1150 Seventeenth Street, NW, Washington, DC 20036
(Two blocks from Farragut North Metro)
At an AEI book forum event on Wednesday discussing “Power and Constraint: The Accountable Presidency After 9/11,” author Jack Goldsmith argued that American presidents are more accountable for their national security decisions than ever before. After introducing his book, Goldsmith set up the discussion by highlighting the significant disparities between President George W. Bush’s early and later policies — disparities that were not acknowledged by then-Senator Barack Obama on his campaign trail. Jeremy Rabkin, professor at George Mason University School of Law, responded to Goldsmith by pointing out the difference in rhetoric used throughout Obama’s campaign — whereas the Left was vigilant about opposing the wars, the Right was less vocal. From there, Neal Katyal, professor at the Georgetown University Law Center, spoke to the issue of leaks in government, when people feel as though they are not being heard, and the normal, accepted processes within government are not being employed. Bush’s later policies would not have been such a big issue, says Katal, if normal process had been used. Finally, Washington Post investigative reporter Dana Priest argued that the leaks in government were not a risk to national security, and were overblown. Priest concluded that these leaks are actually positive in the long run because they provide accountability for the presidency.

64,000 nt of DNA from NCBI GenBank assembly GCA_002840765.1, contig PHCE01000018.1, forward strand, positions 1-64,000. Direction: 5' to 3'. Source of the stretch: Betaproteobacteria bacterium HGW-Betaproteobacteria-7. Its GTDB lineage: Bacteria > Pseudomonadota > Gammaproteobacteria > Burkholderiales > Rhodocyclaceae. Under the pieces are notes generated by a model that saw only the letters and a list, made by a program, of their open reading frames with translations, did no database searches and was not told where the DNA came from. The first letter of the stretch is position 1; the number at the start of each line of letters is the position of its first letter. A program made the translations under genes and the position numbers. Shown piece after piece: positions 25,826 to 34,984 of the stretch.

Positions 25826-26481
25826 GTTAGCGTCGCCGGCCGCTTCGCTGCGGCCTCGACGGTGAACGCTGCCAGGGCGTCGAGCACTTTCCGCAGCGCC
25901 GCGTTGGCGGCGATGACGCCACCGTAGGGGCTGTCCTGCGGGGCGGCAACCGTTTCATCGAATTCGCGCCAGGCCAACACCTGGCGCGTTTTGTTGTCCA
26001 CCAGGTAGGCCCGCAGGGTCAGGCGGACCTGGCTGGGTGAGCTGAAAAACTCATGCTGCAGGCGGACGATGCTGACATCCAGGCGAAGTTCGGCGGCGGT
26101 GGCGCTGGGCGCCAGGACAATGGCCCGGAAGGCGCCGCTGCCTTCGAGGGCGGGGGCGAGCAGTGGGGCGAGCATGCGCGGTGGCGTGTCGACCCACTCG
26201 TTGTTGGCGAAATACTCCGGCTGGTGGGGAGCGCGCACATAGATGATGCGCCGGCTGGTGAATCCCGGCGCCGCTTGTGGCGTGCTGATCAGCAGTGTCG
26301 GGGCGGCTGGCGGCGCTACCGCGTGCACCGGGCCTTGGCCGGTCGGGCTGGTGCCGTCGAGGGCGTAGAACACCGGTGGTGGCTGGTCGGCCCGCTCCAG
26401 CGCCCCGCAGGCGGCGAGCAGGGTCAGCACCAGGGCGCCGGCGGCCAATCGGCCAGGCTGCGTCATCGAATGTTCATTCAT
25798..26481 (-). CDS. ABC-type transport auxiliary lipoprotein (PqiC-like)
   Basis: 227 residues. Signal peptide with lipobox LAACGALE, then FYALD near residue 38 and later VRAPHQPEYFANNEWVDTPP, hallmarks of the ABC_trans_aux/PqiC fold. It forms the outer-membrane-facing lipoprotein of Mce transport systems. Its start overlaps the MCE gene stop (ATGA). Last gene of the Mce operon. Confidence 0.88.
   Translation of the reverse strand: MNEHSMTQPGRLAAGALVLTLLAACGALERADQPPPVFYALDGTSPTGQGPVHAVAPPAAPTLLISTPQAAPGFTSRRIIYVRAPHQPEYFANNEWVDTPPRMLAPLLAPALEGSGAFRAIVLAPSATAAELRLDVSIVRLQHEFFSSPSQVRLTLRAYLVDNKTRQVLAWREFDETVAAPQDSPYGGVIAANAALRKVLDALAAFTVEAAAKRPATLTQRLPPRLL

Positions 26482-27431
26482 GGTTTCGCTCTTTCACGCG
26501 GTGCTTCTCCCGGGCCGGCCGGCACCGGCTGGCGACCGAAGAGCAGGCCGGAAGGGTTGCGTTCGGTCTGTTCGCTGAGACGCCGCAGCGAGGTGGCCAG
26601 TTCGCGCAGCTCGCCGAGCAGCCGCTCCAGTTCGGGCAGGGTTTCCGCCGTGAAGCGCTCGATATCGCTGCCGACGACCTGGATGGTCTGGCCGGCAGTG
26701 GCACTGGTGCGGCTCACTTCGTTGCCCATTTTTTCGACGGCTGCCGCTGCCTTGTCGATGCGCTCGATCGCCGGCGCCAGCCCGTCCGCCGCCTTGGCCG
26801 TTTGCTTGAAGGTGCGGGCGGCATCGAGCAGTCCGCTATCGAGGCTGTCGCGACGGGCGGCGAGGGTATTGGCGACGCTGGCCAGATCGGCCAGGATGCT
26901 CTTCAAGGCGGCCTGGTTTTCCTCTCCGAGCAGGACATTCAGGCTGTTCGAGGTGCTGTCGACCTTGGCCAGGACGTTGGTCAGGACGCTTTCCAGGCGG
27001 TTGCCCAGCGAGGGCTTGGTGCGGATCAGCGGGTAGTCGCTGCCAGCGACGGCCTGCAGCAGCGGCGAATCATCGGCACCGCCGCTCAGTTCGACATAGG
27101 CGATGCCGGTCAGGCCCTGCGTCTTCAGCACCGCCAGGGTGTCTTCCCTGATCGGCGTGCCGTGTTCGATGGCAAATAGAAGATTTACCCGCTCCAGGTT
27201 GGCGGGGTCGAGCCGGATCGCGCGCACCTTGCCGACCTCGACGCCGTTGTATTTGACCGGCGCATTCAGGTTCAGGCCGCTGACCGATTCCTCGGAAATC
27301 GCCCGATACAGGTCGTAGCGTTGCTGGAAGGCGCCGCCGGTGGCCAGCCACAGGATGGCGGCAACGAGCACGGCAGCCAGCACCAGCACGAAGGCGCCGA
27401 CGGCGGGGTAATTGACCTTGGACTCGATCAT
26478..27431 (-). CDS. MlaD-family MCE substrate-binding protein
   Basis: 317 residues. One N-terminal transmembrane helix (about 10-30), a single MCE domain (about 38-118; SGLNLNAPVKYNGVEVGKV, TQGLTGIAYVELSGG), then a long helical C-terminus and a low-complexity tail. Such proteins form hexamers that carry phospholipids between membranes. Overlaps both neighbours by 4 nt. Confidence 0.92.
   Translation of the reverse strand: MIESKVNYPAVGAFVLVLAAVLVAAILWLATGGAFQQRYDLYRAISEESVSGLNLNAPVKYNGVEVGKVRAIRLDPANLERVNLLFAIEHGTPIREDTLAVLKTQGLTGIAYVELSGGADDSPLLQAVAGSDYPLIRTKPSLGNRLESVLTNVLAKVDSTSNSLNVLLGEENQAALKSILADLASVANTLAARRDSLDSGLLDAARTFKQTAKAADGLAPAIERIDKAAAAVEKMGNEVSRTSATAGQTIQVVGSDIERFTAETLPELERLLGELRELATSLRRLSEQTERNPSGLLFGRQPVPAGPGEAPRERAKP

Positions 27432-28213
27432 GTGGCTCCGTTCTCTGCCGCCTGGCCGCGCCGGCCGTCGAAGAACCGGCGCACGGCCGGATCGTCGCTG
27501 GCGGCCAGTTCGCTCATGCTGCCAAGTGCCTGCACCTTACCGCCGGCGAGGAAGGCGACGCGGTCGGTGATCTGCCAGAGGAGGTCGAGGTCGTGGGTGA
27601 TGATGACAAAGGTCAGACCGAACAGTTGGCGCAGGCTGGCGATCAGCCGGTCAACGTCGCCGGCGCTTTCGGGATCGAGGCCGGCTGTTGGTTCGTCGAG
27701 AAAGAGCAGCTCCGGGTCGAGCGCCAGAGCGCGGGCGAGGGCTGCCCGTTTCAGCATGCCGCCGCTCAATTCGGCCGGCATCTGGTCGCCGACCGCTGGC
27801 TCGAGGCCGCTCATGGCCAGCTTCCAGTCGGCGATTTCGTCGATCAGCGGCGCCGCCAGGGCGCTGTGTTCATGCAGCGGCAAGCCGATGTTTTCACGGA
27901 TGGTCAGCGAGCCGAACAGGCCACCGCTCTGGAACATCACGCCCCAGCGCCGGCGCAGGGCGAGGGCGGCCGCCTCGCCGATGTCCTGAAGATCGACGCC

-- Liz Thatcher
As Jack Goldsmith states at the outset of his new book, “War and emergency invariably shift power to the presidency. Permanent war and permanent emergency threaten to make the shift permanent.” As a result, conventional wisdom holds that 9/11 sounded the death knell for presidential accountability. But in his provocative new book “Power and Constraint: The Accountable Presidency After 9/11,” Harvard Law School professor Jack Goldsmith argues that post-9/11 American presidents are more accountable for their national security decisions than ever before. To be sure, in the wake of 9/11, two presidents have exercised far-reaching powers with respect to detention, trials, surveillance and state secrets. That being said, Goldsmith argues, these enhanced powers have been checked by thousands of largely invisible — but quite real — countervailing legal and political forces. These constraints — enforced in varying forms and degrees by congressional committees, government lawyers, courts and the media — have transformed a presidency with unprecedented power into one that also has unprecedented accountability. Goldsmith alleges that this crucial corollary to the post-9/11 expansion of executive power has been the driving force behind many of both President George W. Bush’s and President Obama’s national security decisions and helps explain the surprising continuity between the two administrations’ counterterrorism programs. The result, according to Goldsmith, has been the preservation of a balanced constitution in the face of a seemingly permanent state of emergency.
How real and desirable is this newfound presidential accountability? Is it consistent with the constitutional framers’ conception of the president’s role? Is it enough to keep our chief executive in line in today’s heightened state of permanent emergency? And finally, who decides? These and other questions will be discussed at this AEI and Federalist Society event.
Full video will be posted within 24 hours.
JACK GOLDSMITH, Harvard Law School
NEAL KATYAL, Georgetown University Law Center
DANA PRIEST, The Washington Post
JEREMY RABKIN, George Mason University School of Law